Pacific salmon are a keystone resource in Alaska, generating annual revenues of well over ~US$500 million/yr. Due to their anadromous life history, adult spawners distribute amongst thousands of streams, posing a huge management challenge. Currently, spawners are enumerated at just a few streams because of reliance on human counters and, rarely, sonar. The ability to detect organisms by shed tissue (environmental DNA, eDNA) promises a more efficient counting method. However, although eDNA correlates generally with local fish abundances, we do not know if eDNA can accurately enumerate salmon. Here we show that daily, and near‐daily, flow‐corrected eDNA rate closely tracks daily numbers of returning sockeye and coho spawners and outmigrating sockeye smolts. eDNA thus promises accurate and efficient enumeration, but to deliver the most robust numbers will need higher‐resolution stream‐flow data, at‐least‐daily sampling, and a focus on species with simple life histories, since shedding rate varies amongst jacks, juveniles, and adults.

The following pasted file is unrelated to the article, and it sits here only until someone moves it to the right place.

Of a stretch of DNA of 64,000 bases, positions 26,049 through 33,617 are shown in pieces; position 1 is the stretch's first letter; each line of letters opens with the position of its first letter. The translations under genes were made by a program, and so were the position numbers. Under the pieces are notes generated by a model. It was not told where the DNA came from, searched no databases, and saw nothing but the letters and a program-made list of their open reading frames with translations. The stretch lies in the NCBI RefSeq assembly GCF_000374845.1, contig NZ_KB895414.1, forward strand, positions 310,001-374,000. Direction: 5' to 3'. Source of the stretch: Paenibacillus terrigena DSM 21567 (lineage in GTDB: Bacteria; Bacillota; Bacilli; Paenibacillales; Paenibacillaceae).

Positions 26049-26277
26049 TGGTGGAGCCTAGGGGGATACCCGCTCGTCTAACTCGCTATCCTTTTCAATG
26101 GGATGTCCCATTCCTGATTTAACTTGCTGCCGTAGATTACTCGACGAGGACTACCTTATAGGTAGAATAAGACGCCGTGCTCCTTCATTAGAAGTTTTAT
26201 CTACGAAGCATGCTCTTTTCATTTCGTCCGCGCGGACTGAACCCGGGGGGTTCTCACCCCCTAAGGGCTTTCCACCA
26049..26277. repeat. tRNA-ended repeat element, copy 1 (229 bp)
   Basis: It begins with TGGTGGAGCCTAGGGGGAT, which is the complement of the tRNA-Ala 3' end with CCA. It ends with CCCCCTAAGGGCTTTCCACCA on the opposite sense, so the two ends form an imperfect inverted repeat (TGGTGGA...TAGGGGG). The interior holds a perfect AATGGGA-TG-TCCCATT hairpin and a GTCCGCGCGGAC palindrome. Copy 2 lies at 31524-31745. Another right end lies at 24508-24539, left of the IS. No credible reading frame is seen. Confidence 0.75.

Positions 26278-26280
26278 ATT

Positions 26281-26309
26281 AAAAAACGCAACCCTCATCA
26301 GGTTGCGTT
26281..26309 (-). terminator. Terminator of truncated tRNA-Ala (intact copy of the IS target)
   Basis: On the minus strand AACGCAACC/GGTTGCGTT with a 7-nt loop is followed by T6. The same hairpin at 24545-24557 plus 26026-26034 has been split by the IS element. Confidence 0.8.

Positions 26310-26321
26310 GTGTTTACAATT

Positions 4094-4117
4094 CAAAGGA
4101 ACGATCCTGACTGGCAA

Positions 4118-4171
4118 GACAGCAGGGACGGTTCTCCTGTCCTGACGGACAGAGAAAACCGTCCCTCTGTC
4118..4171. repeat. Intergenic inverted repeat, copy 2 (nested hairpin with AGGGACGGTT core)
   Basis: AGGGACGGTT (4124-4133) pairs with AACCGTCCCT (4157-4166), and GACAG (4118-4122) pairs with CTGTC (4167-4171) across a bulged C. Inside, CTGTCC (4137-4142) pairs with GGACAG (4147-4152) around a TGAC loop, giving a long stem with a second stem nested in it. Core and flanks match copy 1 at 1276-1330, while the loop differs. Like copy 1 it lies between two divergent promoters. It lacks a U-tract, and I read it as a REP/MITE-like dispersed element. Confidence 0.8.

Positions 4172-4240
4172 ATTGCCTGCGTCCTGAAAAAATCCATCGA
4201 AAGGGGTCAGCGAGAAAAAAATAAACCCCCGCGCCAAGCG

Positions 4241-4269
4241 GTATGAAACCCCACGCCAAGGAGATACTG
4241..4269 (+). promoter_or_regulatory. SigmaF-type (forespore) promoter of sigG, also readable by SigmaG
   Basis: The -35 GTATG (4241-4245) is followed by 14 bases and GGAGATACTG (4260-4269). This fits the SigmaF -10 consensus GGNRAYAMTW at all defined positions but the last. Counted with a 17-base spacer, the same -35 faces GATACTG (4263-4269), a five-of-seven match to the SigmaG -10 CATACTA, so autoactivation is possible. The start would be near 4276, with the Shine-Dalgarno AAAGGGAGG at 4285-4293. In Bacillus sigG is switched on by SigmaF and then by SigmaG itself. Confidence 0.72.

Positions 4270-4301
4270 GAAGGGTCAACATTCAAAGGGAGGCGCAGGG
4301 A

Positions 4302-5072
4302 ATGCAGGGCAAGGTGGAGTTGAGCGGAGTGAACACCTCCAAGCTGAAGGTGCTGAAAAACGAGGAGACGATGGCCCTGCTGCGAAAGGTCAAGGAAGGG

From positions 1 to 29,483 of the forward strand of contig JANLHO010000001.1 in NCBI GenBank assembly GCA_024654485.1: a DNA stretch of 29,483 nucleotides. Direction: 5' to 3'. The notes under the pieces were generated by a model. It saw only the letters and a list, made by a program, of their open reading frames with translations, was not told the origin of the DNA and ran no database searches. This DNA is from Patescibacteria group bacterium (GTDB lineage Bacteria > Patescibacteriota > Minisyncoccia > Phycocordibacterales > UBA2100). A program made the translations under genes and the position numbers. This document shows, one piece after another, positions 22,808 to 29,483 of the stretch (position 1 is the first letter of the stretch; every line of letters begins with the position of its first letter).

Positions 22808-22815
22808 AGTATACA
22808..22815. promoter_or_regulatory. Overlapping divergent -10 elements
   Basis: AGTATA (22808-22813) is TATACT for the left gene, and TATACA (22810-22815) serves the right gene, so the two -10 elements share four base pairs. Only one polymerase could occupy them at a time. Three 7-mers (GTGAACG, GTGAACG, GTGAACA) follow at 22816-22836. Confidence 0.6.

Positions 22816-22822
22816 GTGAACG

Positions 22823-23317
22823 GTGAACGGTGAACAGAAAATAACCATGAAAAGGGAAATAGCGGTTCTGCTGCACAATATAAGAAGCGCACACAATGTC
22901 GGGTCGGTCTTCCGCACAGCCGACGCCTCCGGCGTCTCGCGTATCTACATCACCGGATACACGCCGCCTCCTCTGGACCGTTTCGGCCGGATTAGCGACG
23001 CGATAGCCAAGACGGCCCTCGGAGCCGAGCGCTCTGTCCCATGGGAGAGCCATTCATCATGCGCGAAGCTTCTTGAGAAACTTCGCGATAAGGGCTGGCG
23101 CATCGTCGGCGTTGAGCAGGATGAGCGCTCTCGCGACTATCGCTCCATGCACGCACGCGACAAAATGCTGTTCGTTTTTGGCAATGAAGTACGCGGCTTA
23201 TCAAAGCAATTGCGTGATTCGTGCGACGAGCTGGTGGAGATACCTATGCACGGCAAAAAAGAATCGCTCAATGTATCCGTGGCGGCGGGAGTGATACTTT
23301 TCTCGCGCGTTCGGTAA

|Journal||Molecular Ecology Resources|
|Early online date||28 Dec 2018|
|Publication status||Published - May 2019|